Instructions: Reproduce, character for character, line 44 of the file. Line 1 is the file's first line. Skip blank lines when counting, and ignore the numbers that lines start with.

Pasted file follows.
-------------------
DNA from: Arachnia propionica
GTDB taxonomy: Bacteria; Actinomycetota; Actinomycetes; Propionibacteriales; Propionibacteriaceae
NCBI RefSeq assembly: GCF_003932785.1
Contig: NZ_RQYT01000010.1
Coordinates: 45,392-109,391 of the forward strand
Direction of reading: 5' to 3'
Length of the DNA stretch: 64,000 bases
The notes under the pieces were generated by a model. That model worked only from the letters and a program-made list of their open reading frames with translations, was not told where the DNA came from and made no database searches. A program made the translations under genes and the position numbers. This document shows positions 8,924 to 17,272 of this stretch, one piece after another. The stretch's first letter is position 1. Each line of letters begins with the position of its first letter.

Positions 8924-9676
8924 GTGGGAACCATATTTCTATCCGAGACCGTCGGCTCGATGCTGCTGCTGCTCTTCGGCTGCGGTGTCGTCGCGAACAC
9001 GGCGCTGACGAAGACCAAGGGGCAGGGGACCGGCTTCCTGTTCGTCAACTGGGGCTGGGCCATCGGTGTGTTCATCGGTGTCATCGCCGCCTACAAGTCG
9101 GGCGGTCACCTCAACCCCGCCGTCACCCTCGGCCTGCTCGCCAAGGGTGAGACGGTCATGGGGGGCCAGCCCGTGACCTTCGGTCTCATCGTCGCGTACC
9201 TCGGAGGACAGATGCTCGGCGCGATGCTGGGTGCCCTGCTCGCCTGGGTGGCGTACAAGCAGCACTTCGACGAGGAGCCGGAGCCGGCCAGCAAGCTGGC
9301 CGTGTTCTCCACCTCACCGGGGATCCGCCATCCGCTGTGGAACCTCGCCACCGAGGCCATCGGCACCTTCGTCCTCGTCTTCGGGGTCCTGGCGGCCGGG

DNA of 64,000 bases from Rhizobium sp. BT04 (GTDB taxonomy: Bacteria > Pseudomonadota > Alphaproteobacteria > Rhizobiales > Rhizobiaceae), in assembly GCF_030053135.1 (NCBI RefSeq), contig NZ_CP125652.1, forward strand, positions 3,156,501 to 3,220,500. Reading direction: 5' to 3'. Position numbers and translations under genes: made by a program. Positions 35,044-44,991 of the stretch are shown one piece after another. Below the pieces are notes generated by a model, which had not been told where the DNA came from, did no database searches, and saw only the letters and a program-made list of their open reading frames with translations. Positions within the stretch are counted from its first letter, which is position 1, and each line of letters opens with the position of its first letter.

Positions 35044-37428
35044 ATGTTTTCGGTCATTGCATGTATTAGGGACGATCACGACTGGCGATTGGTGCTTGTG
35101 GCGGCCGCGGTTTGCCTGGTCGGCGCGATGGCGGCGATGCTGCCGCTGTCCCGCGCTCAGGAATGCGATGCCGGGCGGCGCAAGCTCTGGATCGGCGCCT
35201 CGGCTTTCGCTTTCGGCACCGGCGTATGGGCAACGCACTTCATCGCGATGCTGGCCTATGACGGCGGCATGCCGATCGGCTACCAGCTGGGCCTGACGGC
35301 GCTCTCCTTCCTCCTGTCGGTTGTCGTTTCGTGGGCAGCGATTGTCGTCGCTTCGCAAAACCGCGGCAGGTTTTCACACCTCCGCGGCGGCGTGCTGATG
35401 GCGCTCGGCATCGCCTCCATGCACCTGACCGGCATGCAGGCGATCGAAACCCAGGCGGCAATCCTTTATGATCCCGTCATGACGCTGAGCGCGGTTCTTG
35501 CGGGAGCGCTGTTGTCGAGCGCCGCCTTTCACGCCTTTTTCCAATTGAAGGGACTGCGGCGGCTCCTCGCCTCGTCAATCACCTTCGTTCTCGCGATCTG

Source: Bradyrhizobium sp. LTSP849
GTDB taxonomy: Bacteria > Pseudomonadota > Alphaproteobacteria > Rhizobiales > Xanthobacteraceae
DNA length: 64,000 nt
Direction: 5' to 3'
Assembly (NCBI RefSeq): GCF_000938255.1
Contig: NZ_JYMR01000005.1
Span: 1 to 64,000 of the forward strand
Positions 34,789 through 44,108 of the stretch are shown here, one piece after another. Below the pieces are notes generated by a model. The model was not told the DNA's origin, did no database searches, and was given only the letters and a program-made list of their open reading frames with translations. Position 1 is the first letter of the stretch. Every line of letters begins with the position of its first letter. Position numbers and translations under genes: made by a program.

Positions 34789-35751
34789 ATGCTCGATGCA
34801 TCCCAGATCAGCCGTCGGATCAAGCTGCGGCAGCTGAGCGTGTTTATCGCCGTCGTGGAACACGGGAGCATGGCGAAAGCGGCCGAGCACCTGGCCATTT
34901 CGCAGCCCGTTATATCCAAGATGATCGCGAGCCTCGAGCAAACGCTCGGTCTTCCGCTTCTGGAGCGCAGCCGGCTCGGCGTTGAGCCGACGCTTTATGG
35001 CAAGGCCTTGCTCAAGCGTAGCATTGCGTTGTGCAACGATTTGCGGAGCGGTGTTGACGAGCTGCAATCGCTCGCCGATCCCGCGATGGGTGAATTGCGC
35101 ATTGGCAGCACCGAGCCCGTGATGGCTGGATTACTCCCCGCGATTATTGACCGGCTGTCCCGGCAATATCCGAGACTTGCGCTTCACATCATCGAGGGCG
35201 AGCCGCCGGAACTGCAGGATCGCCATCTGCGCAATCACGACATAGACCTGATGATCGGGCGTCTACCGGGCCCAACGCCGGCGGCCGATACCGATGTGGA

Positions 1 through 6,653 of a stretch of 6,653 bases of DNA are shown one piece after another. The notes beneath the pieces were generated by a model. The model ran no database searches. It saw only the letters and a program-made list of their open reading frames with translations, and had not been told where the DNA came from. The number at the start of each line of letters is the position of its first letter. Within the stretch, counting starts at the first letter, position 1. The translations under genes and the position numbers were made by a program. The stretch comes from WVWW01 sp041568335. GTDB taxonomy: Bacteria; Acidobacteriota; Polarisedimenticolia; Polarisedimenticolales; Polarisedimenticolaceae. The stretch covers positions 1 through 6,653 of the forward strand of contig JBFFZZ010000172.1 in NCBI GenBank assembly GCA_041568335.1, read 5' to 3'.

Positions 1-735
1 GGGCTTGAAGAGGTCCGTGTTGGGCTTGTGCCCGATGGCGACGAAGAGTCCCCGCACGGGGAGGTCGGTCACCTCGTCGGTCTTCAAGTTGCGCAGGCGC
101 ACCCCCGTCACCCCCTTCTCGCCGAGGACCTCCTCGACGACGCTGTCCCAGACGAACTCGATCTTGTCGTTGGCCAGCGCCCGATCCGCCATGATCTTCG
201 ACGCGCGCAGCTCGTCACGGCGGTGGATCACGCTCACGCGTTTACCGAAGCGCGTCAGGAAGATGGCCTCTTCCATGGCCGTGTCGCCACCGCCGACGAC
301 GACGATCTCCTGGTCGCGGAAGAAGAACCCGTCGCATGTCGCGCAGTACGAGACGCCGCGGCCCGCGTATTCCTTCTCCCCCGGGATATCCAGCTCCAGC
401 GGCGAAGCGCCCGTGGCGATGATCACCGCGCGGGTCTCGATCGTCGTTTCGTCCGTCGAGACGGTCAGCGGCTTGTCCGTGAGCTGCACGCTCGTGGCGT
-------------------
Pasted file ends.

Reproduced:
401 GGCGAAGCGCCCGTGGCGATGATCACCGCGCGGGTCTCGATCGTCGTTTCGTCCGTCGAGACGGTCAGCGGCTTGTCCGTGAGCTGCACGCTCGTGGCGT